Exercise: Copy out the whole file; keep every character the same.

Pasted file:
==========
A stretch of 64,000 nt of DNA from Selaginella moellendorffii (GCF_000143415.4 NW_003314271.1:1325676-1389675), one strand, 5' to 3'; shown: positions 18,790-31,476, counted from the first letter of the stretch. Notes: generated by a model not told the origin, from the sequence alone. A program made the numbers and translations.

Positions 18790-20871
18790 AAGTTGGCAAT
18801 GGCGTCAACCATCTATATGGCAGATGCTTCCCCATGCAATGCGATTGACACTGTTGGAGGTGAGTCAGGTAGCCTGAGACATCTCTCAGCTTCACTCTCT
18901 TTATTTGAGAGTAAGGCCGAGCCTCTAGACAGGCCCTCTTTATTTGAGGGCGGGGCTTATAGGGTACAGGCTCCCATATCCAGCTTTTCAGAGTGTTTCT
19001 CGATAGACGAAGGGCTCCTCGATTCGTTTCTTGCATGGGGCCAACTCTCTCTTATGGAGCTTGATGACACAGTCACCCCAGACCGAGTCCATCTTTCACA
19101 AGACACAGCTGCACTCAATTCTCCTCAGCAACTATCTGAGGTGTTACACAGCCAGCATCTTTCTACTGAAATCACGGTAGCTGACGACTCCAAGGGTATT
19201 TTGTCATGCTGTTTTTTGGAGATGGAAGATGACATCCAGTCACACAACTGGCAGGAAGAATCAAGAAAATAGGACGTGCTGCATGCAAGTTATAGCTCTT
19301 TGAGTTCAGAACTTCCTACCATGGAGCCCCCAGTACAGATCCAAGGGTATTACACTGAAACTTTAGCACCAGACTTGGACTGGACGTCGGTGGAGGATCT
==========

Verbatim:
A stretch of 64,000 nt of DNA from Selaginella moellendorffii (GCF_000143415.4 NW_003314271.1:1325676-1389675), one strand, 5' to 3'; shown: positions 18,790-31,476, counted from the first letter of the stretch. Notes: generated by a model not told the origin, from the sequence alone. A program made the numbers and translations.

Positions 18790-20871
18790 AAGTTGGCAAT
18801 GGCGTCAACCATCTATATGGCAGATGCTTCCCCATGCAATGCGATTGACACTGTTGGAGGTGAGTCAGGTAGCCTGAGACATCTCTCAGCTTCACTCTCT
18901 TTATTTGAGAGTAAGGCCGAGCCTCTAGACAGGCCCTCTTTATTTGAGGGCGGGGCTTATAGGGTACAGGCTCCCATATCCAGCTTTTCAGAGTGTTTCT
19001 CGATAGACGAAGGGCTCCTCGATTCGTTTCTTGCATGGGGCCAACTCTCTCTTATGGAGCTTGATGACACAGTCACCCCAGACCGAGTCCATCTTTCACA
19101 AGACACAGCTGCACTCAATTCTCCTCAGCAACTATCTGAGGTGTTACACAGCCAGCATCTTTCTACTGAAATCACGGTAGCTGACGACTCCAAGGGTATT
19201 TTGTCATGCTGTTTTTTGGAGATGGAAGATGACATCCAGTCACACAACTGGCAGGAAGAATCAAGAAAATAGGACGTGCTGCATGCAAGTTATAGCTCTT
19301 TGAGTTCAGAACTTCCTACCATGGAGCCCCCAGTACAGATCCAAGGGTATTACACTGAAACTTTAGCACCAGACTTGGACTGGACGTCGGTGGAGGATCT